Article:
If you're looking for an epic and exciting sci-fi setting filled with awful, often game breaking bugs – and you didn't already get your fill with Defiance – then Star Trek: The Video Game should be right up your alley. Not even the palpable hype from the impending movie, as well as the stellar cast, can save this generic action adventure title from setting phasers to glum.
It's a bit of a shame, too, as this is a game that shows some signs of promise, and occassionally comes close to serving its revered source material well. The inclusion of the movie's actual actors is a rare treat for a tie-in, and it helps immensely with immersion. Furthermore, there are plenty of nods to the franchise that the title is based upon, including collectible Tribbles. You'll even be facing off against the Gorn in a well written plot that sees the Federation attacked by this menacing enemy. However, it's all downhill from there.
Assuming the role of either Kirk or Spock – with the computer or a friend filling the shoes of the other – you'll be prompted to travel from New Vulcan to the Gorn homeworld, stopping off at starships and space stations along the way, and battling against the lizard troublemakers. With your trusty phaser and tricorter to hand, you'll need to explore the title's environments while scanning for enemies, collectibles, and hazards, solving puzzles along the way. At first it looks, feels, and sounds like Star Trek – but not for long.
Sadly, the authenticity is completely undone by the generic, cover-based gameplay that the title adopts. Star Trek has never been about pure action – favouring diplomacy and problem solving ahead of gunplay – yet this adaptation is bulging with energy weapons, shootouts, and knee-high crates, consoles, corners, and crags. The combat is passable when it's flowing, but it doesn't suit the source material in the slightest, and makes for a rote and predictable experience.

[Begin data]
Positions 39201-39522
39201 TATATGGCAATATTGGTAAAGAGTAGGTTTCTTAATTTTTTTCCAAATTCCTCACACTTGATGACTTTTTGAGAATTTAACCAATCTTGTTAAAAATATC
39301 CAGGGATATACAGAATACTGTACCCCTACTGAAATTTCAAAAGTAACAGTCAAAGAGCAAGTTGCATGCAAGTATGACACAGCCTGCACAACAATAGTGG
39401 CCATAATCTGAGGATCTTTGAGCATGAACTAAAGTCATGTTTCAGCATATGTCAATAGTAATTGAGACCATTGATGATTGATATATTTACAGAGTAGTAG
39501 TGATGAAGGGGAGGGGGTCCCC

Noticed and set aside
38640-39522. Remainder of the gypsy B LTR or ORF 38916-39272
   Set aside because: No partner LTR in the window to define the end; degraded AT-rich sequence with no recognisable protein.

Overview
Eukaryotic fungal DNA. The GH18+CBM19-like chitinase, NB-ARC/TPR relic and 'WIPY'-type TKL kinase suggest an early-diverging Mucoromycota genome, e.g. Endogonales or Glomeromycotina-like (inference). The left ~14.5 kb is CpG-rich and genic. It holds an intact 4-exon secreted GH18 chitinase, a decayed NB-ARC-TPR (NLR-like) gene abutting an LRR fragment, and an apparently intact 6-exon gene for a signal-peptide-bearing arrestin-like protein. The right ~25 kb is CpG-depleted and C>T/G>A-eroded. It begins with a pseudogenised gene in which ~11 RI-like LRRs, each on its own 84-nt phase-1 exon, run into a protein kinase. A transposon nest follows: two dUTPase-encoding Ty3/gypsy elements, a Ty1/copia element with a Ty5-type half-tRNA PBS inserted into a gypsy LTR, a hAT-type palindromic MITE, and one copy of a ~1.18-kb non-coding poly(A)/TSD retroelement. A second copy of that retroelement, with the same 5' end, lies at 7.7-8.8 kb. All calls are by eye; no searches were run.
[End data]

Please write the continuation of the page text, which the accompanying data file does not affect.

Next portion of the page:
Fortunately, the action is just about amplified by the banter between the passionate Kirk and the logical Spock. It is fun playing alongside a human counterpart, as you work together to turn hacked drones and turrets against your adversaries, and enhance each other's shields. These positives aren't enough to overshadow the title's cavalcade of problems, though.
Outside of the bothersome combat, you'll find yourself engaging in irritating mini-game puzzles where you'll need to match sine waves, play a futuristic adaptation of Snake, and toggle the analogue sticks. Simple traversal sections break up the pace, as you scale structures, cliffs, or even take a swim – but it won't be long before you're back to the grind of shooting lizards in the face. And unfortunately, the foes aren't the only bugs on display.
The floaty controls are particularly problematic, making accuracy an enormous issue. Meanwhile, invisible barriers extruding from cover areas deflect your shots, while the AI regularly gets stuck in corners and other scenery. Elsewhere, you'll be forced to observe repetitive animation loops and other visual oddities, such as the camera adopting a mind of its own, and characters actually getting stuck in its imaginary lens. The final nail in the shuttle craft, though, comes when your computer-controlled counterparts fail to complete objectives, leaving you with no choice but to restart checkpoints and try again. It all becomes a little too much to forgive, and makes playing the ten hour adventure a massive chore.
Star Trek: The Video Game shows signs of promise, and even manages to deliver a serviceable plot – but buried beneath its palatable dialogue is a calamitous third-person shooter that makes a mockery out of its source material. Fans of the franchise may be able to see past the bugs, but will despise the emphasis on action, while everyone else will be best served elsewhere.